"“Although veering towards predictability at times, it does enough to surprise and shock you...”"

Although delving into somewhat familiar territory – that of an unlikely friendship formed between contrasting characters - indie director Sean Baker has presented a unique and innovative take on the conventional theme, in his latest indie flick Starlet, which premiered in Britain at the 56th London Film Festival.

We follow the life of introverted 21-year-old Jane (Dree Hemingway), an adult entertainment actress who lives with her temperamental friend and colleague Melissa (Stella Maeve) and finds herself in a dilemma when stumbling across a vast amount of money found in a thermos she purchases at a yard sale. The item originally belonged to the lonely pensioner Sadie (Besedka Johnson), as Jane contemplates whether she should give her the money back, or to hold on to it herself.

However, Jane finds somewhat of a middle ground between the two, opting to keep the thousands of dollars found, but to treat Sadie to gifts, acting as a good samaritan in the process. Sadie is confused by this recent bout of attention paid towards her though, as she tentatively allows the young actress – and her dog Starlet - into her life, as the unlikely pair form a bond, despite their conflicting lifestyles.

Baker strikes a wonderful balance in Starlet whereby we watch on as two worlds, so different to one another, collide to great effect. Well directed and beautifully shot – under the glowing sunshine of California's San Fernando Valley – Starlet features two brilliant performances from our lead roles, as Hemingway moves away from modelling to enter the world of acting with complete ease. Meanwhile, Johnson is fantastic, quite incredible given it's her first acting role, at the age of 85 no less. Maeve also impresses, representing the more prima donna side to the adult entertainment industry, explosive and immoderate at the best of times.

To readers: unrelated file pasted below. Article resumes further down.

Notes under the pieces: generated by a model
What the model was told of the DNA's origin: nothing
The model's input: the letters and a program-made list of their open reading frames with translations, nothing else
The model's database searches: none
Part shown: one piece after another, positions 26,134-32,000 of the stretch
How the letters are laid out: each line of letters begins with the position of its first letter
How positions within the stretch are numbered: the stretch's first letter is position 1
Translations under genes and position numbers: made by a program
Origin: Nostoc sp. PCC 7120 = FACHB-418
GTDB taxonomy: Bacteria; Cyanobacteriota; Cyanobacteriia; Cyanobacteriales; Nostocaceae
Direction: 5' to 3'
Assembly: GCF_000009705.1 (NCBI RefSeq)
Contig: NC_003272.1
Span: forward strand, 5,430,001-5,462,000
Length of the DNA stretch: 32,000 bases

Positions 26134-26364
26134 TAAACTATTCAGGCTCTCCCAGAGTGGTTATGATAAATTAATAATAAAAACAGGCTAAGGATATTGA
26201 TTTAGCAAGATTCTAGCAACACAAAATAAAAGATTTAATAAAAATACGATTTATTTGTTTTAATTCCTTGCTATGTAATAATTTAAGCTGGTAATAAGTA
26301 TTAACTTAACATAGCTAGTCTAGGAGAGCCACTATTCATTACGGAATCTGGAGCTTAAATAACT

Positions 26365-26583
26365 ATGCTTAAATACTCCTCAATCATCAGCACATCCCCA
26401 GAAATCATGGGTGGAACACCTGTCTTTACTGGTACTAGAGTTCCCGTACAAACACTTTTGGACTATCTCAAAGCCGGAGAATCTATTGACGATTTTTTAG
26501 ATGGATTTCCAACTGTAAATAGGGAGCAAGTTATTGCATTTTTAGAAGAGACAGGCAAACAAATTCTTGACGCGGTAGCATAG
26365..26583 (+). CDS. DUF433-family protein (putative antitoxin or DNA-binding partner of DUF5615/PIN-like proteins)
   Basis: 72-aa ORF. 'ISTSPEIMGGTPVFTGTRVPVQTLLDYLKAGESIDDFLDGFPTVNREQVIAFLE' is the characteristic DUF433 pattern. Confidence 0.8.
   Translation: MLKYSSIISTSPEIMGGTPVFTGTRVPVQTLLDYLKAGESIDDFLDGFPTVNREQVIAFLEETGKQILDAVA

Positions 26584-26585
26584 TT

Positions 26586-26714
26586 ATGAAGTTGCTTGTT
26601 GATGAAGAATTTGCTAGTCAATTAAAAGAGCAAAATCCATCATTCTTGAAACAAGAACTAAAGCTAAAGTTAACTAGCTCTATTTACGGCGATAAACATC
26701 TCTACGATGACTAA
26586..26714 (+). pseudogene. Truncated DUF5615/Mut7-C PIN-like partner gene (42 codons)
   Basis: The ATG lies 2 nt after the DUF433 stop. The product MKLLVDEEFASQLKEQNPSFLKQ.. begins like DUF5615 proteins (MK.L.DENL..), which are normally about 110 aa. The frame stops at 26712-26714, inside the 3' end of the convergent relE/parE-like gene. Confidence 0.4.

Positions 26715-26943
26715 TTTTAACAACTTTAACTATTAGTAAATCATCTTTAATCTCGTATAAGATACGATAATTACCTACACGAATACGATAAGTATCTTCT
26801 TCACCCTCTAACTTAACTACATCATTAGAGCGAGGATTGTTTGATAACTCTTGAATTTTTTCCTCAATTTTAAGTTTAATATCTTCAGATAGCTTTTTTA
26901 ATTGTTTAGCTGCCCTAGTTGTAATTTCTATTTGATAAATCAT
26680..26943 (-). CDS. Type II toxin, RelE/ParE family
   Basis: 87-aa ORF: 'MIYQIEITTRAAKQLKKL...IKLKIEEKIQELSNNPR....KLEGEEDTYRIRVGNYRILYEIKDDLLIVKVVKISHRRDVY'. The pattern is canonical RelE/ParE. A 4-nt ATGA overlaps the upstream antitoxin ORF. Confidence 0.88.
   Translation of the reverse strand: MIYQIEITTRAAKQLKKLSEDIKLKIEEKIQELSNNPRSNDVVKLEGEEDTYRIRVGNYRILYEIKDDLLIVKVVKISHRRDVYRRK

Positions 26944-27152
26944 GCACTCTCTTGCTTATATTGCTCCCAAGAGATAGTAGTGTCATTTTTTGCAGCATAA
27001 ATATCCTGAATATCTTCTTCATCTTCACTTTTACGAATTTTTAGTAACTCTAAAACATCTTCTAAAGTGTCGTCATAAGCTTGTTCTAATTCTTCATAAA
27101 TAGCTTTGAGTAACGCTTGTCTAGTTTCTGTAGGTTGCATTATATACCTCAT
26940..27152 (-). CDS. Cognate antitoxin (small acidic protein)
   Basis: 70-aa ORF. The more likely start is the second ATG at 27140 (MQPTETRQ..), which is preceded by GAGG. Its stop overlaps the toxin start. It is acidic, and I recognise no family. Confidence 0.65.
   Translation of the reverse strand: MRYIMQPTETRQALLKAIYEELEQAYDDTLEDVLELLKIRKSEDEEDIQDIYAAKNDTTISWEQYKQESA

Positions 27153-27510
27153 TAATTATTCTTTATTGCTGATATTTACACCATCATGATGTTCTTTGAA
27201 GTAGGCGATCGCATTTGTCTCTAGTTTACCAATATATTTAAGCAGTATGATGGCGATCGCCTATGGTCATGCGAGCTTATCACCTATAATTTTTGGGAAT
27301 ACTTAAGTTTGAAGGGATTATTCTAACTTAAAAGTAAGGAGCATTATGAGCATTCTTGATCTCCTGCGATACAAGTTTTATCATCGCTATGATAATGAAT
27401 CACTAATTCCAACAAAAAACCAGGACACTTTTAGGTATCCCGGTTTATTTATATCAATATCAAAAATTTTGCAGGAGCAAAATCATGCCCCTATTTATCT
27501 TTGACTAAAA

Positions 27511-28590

The dog playing the title role of Starlet is also endearing, giving everyone's favourite canine Uggie a run for his money in dog of the year. It's intriguing yet certainly apt that Baker has decided to name this feature after the pet, as Starlet appears to be the only mainstay in Jane's life, representing the only stability she has, as she struggles to hold down any other relationships elsewhere.

Contrasting of the pensive, minimalist approach taken by Baker, the filmmaker manages to surprise the audience throughout, especially in the one explicit scene where we witness Jane at “work”. Although the scene appears as being somewhat x-rated in an otherwise subtle production, it still seems fitting to have been implemented, as while being caring and patient with Sadie, by seeing her in a professional manner dramatically conveys and symbolises the stark difference between the two sides to her life, as the tone of the film changes accordingly. Although I suppose despite it's dramatic effect you can't help but suspect some contrived controversy about it, any publicity is good publicity, after all.

Starlet is independent cinema of the highest order, in what a touching and subtle study of a friendship between two lost souls, as Baker continuously takes us places we hadn't expected. Although veering towards predictability at times, it does enough to surprise and shock you, avoiding contrivance in the process.